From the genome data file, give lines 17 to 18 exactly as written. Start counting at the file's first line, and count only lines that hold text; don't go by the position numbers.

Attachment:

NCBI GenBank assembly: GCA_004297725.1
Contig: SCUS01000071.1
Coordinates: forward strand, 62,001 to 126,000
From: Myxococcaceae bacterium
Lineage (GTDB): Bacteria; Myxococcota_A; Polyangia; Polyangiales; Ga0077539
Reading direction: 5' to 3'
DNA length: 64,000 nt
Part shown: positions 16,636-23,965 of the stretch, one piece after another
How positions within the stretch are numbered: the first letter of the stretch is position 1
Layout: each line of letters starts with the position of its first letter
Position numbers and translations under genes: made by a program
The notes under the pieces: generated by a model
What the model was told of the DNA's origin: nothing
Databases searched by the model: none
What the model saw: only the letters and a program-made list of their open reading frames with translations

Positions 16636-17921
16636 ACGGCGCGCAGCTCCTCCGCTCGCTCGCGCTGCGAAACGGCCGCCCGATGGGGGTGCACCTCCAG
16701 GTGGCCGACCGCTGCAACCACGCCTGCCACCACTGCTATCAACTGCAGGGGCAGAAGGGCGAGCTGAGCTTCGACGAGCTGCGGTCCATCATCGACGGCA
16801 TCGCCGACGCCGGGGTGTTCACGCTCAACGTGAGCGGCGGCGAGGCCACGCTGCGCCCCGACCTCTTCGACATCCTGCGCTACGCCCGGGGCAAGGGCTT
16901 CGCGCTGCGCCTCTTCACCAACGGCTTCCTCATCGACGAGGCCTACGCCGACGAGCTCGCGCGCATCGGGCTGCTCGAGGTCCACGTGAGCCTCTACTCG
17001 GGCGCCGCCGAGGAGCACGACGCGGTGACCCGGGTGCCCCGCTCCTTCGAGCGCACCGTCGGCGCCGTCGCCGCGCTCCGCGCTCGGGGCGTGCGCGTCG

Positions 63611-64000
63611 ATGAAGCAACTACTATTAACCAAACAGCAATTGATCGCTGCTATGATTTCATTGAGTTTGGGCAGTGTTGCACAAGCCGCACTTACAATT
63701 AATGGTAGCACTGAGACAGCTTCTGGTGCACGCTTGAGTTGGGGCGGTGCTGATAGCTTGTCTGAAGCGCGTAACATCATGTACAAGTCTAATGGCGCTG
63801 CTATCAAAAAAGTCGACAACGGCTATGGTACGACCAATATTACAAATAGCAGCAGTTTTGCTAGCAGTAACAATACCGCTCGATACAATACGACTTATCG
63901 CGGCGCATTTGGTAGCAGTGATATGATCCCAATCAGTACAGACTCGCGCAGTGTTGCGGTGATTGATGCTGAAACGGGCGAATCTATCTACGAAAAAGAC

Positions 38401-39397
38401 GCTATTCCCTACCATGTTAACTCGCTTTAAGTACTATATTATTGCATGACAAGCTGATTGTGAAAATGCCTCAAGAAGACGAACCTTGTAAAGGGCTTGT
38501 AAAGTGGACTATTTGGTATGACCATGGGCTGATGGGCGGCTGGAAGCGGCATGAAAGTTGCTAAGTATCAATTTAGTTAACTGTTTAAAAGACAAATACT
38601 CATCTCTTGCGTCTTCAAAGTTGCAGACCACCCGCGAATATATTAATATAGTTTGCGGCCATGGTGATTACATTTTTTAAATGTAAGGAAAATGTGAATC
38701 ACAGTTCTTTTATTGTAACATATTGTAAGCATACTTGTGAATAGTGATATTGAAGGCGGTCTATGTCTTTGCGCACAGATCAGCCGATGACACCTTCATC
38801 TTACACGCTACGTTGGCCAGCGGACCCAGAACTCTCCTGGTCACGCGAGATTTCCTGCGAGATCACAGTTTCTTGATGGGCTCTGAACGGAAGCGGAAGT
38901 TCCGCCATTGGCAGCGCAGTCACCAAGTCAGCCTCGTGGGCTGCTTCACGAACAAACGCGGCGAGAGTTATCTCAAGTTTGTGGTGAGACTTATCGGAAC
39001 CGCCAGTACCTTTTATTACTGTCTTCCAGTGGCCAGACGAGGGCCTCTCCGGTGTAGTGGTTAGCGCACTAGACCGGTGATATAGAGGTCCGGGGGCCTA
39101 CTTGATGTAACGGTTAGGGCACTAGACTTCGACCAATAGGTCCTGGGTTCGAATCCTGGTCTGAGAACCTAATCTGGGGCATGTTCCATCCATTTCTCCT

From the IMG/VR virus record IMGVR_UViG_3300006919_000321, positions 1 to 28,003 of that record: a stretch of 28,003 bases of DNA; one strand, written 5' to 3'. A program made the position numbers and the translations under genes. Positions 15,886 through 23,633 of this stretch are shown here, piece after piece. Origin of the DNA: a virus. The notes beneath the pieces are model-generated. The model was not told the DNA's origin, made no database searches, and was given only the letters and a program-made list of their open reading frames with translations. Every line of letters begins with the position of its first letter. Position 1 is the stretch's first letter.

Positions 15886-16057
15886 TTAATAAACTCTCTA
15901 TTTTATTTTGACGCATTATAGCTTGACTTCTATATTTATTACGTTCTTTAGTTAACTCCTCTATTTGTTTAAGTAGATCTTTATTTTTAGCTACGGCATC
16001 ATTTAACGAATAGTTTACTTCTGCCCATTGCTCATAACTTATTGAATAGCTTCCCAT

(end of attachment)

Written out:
16636 ACGGCGCGCAGCTCCTCCGCTCGCTCGCGCTGCGAAACGGCCGCCCGATGGGGGTGCACCTCCAG
16701 GTGGCCGACCGCTGCAACCACGCCTGCCACCACTGCTATCAACTGCAGGGGCAGAAGGGCGAGCTGAGCTTCGACGAGCTGCGGTCCATCATCGACGGCA